But perhaps 75 years ago, the insidious program of actually “dumbing down” the population hadn’t quite taken hold yet. I know that teachers are not allowed to teach, but must hold the a strict curriculum that does not allow deviation.

More money will not solve the problem. In the 60s when I went to school, classrooms held 35 kids or more. We learned. But then again, we didn’t know that we had a choice not to learn.

51 posted on 11/02/2011 12:26:04 PM PDT by abigkahuna
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To: Myrddin

I’m disabled. There is a far more severe ‘achievement gap’ for students who are disabled, and with my disability, than there are for students based on race. Far more.

The average person with my disability learns to read at a grade 3 level, and generally that’s as far as they get.

If I can do it, then any of the others can do the same.

52 posted on 11/02/2011 12:27:29 PM PDT by BenKenobi (Honkeys for Herman! 10 percent is enough for God; 9 percent is enough for government)
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To: NormsRevenge

That and the meme that “every kid deserves a college education”.

The world needs ditch diggers and tradesmen more than it needs Liberal Arts or some Afro-centric studies majors.

After the 8th grade, if a student has shown a tendency to be a problem in school or have difficult with academics, send them off to a trade school and teach them something useful.

Not every kid is pre-destined to be the next Einstein.

Use the grade 9-12 classroom resources for the kids who can and want to learn in order to get into good colleges.

53 posted on 11/02/2011 12:37:46 PM PDT by SZonian (July 27, 2010. Life begins anew.)
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To: Myrddin

Whups! I disagree with that entirely.

It is 100% cultural.

The measure of student sucess is not genetics, it is parental involvement.

54 posted on 11/02/2011 12:38:30 PM PDT by patton ("Je pense donc je suis," - My Horse.)
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To: abigkahuna

I don’t know the answers. I’m not a native Californian. I’m from a tiny town in the mid-west that was all white, very quiet, kind of American Gothic. You know, unsmiling folks with pitchforks. Kids where I’m from learned to drive on John Deere tractors, learned to shoot BB guns at 7, and went to school knowing that if you screwed up, the teacher had a paddle with your name on it, and your folks would give you a follow-up beating at home if you got into trouble at school. I get a little depressed when I look around me now.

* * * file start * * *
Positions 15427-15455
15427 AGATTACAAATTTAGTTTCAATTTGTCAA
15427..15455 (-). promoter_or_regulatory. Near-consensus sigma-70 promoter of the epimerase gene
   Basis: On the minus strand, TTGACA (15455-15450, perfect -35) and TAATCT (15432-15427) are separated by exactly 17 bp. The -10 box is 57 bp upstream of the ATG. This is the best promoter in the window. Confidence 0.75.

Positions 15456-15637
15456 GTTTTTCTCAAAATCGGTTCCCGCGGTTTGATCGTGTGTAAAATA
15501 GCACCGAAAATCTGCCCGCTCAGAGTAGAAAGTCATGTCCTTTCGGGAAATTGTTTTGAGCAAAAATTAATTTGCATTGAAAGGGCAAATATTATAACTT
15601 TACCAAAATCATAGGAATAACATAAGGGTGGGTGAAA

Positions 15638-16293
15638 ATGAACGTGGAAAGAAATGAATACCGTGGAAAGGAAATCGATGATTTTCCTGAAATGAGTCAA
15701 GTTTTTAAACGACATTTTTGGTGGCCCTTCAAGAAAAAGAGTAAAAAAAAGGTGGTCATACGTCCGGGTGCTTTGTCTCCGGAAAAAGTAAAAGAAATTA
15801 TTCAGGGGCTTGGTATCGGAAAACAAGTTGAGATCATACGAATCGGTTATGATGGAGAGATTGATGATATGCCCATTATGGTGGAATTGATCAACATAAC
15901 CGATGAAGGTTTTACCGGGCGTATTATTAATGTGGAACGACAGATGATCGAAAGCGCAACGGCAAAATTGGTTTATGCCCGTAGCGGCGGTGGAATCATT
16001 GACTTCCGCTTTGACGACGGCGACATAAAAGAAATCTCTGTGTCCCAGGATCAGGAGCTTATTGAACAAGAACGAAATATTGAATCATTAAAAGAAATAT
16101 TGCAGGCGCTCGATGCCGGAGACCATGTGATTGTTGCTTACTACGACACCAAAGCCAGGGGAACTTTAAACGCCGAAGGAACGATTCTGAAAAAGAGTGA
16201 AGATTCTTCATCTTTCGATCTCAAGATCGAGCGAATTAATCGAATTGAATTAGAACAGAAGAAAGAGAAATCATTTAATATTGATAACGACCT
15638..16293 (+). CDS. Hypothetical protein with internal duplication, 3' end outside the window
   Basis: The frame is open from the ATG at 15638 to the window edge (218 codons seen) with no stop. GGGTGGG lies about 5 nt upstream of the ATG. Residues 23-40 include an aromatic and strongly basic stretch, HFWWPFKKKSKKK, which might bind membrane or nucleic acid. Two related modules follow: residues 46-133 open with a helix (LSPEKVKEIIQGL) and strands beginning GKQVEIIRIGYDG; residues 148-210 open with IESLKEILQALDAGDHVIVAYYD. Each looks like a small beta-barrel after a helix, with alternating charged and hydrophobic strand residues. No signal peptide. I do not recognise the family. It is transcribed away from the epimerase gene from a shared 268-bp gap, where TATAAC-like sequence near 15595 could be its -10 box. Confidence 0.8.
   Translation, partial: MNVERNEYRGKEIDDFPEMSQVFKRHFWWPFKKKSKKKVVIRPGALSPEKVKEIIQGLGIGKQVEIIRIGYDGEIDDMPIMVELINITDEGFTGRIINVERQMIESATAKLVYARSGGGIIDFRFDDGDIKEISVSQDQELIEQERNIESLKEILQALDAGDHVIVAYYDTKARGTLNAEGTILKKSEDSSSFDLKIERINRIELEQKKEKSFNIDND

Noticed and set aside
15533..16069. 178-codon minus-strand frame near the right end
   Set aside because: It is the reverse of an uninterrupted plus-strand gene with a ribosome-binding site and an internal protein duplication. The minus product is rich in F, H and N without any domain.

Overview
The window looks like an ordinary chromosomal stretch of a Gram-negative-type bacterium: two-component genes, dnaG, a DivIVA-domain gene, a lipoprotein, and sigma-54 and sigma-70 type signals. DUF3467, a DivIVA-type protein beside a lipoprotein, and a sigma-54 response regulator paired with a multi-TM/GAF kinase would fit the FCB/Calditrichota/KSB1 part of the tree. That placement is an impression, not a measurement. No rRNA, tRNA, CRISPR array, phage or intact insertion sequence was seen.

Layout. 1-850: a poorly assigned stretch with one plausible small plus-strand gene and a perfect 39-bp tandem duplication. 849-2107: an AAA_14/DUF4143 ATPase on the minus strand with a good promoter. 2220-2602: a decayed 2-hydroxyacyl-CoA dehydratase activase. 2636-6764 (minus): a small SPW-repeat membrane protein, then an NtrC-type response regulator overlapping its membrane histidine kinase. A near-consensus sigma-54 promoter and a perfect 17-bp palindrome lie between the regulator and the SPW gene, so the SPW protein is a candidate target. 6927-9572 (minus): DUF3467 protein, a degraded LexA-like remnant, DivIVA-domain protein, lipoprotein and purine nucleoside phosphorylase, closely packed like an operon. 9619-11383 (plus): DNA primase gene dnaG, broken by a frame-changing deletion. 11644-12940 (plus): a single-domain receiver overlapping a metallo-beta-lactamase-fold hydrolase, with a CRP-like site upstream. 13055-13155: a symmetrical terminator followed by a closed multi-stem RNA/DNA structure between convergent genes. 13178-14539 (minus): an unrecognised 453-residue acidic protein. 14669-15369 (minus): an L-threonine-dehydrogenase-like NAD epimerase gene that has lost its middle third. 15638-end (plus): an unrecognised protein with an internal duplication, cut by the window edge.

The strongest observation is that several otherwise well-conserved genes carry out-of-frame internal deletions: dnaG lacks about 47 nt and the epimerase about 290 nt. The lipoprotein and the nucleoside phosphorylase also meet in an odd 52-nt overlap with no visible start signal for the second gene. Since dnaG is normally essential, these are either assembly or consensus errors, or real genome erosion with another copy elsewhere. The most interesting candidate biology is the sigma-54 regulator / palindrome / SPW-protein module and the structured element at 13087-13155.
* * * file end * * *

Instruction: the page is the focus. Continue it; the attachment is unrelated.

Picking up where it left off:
55 posted on 11/02/2011 6:13:57 PM PDT by A_perfect_lady (Islam is as Islam does.)
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To: eyedigress

“It isn’t illegals. Many that I have worked with from CA. have no geography or history knowledge. They are decent with math. It is pathetic.”

Unfortunately, this makes sense. There is no money in being “well-rounded” anymore for an average person.

My grandfather was semi-literate and never finished middle school, yet he earned a living good enough to put his daughter through college and his wife didn’t work except during WWII, and that was only for patriotic reasons. He knew enough self-taught math to become an expert machinist.

If one has a trade and is very good at it, I believe that this can still be done.

56 posted on 11/02/2011 8:09:59 PM PDT by The Antiyuppie ("When small men cast long shadows, then it is very late in the day.")
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To: SZonian

I’m really starting to think that the European system is “fairer”, where if you have the test scores, you get a scholarship to college. If not, you can go to a trade school. You can’t “buy” your way into a school. I work with “furriners” who think that our system is insane. Most of them went to college for free, on merit.

57 posted on 11/02/2011 8:15:47 PM PDT by The Antiyuppie ("When small men cast long shadows, then it is very late in the day.")
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To: The Antiyuppie

A machinist that can run the automated vectrax (CNC Milling) can command quite an audience. It’s high tech now. I really respect the old hands that didn’t have the automation. It’s not any easy trade.

58 posted on 11/02/2011 8:27:03 PM PDT by eyedigress ((Old storm chaser from the west)?)
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To: patton

Check out identical twin studies. Even raised apart they score +/- 5 points on standard IQ tests. Parents can make a big difference, but they can’t skew the IQ tests.

59 posted on 11/02/2011 9:24:27 PM PDT by Myrddin
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To: Myrddin

I agree with that.

But - if the parents don’t care, neither do the kids.


IQ does not measure success, you know - or I would be ruler of the universe.

And my kid would lord it over me. Dang Bastich.

60 posted on 11/02/2011 9:38:03 PM PDT by patton ("Je pense donc je suis," - My Horse.)